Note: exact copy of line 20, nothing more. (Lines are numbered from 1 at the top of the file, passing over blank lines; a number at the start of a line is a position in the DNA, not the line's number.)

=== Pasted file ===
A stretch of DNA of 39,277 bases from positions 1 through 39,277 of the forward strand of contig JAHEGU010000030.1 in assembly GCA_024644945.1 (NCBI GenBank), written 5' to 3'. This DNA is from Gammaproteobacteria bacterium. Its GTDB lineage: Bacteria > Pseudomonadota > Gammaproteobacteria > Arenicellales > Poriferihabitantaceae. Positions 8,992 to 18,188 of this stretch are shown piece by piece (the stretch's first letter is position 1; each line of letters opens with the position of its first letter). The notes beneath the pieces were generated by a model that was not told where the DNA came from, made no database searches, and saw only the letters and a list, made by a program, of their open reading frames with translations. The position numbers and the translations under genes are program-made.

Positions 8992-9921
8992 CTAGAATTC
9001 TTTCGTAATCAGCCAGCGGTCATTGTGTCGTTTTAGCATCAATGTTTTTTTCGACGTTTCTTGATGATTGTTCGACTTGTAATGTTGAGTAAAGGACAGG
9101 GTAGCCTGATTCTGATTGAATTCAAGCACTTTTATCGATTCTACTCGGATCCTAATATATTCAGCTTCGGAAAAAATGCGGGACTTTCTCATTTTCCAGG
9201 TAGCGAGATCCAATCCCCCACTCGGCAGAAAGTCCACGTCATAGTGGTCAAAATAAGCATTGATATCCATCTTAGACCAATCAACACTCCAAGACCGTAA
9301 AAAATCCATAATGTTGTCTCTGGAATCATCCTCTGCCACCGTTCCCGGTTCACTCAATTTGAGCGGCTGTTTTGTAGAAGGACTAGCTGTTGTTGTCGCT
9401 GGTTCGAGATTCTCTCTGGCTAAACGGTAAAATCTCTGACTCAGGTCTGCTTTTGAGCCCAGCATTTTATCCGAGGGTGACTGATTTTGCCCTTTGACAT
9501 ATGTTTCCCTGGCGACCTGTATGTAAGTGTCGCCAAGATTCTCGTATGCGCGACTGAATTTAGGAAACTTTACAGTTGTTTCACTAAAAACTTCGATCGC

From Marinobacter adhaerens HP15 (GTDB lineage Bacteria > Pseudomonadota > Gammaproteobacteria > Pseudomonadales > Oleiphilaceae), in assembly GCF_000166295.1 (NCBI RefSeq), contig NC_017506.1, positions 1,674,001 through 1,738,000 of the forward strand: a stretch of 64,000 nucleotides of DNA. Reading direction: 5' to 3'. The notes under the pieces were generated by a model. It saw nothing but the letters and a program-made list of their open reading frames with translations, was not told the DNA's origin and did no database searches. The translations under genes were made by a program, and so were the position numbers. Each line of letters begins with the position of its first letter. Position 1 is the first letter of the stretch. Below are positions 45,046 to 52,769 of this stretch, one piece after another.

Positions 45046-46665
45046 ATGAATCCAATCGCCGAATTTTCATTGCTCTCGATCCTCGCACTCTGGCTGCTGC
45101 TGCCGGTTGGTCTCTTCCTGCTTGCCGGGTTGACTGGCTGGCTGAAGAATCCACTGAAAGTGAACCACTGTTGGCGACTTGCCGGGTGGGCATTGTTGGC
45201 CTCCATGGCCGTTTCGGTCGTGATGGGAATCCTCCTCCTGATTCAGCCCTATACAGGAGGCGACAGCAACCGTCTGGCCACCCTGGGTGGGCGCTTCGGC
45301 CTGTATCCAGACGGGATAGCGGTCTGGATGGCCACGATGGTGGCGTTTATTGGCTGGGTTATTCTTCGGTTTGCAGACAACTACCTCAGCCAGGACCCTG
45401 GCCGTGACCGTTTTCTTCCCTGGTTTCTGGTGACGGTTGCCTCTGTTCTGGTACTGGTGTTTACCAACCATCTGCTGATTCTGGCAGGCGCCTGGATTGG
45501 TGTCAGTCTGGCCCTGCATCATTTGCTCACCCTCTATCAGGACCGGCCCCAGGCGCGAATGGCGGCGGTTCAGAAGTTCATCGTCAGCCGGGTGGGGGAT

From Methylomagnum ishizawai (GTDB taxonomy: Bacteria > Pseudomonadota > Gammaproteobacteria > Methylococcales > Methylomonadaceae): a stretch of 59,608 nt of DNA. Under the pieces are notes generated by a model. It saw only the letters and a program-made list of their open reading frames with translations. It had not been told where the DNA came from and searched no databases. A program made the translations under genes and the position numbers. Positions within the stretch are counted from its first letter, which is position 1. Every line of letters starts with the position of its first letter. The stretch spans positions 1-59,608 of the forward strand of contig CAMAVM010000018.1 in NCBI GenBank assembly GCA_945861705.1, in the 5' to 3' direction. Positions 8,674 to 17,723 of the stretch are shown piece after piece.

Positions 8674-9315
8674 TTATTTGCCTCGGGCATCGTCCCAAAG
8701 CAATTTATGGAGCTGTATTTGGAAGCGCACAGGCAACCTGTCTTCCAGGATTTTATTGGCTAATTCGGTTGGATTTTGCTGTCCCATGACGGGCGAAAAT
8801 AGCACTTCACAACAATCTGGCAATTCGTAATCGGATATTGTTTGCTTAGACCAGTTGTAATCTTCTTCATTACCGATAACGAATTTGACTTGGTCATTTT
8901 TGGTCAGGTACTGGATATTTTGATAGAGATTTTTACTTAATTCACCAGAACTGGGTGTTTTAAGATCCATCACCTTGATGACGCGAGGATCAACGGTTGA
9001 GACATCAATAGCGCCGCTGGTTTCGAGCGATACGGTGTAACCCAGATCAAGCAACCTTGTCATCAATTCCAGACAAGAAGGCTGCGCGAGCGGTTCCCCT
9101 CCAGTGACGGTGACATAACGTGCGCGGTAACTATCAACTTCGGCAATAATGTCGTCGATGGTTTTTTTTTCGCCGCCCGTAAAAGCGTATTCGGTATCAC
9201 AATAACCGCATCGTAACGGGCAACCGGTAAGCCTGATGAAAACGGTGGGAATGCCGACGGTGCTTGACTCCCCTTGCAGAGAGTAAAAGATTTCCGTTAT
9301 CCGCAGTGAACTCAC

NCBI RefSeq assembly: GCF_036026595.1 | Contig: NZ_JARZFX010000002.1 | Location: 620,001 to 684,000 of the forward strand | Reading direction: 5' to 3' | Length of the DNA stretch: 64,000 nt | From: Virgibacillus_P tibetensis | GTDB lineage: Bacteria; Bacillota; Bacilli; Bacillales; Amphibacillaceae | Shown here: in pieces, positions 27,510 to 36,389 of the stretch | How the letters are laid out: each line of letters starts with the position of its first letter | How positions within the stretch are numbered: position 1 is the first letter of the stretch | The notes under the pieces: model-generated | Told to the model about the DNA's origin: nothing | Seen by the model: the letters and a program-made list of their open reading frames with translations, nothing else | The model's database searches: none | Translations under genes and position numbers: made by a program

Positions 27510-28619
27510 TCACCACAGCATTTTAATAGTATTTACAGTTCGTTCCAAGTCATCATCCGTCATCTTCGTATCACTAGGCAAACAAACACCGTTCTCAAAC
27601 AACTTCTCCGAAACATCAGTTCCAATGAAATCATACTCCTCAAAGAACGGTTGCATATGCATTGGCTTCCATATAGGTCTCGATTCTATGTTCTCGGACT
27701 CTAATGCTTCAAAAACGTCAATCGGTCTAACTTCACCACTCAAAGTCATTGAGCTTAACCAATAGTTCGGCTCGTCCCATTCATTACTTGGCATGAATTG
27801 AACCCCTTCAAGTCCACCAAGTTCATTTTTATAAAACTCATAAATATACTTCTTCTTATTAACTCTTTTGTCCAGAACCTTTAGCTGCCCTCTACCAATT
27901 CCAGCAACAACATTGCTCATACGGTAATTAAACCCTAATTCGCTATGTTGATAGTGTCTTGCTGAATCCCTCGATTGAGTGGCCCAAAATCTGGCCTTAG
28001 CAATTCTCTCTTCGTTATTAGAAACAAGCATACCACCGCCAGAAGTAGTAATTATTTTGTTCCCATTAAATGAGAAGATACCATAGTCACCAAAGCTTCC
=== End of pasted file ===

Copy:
8674 TTATTTGCCTCGGGCATCGTCCCAAAG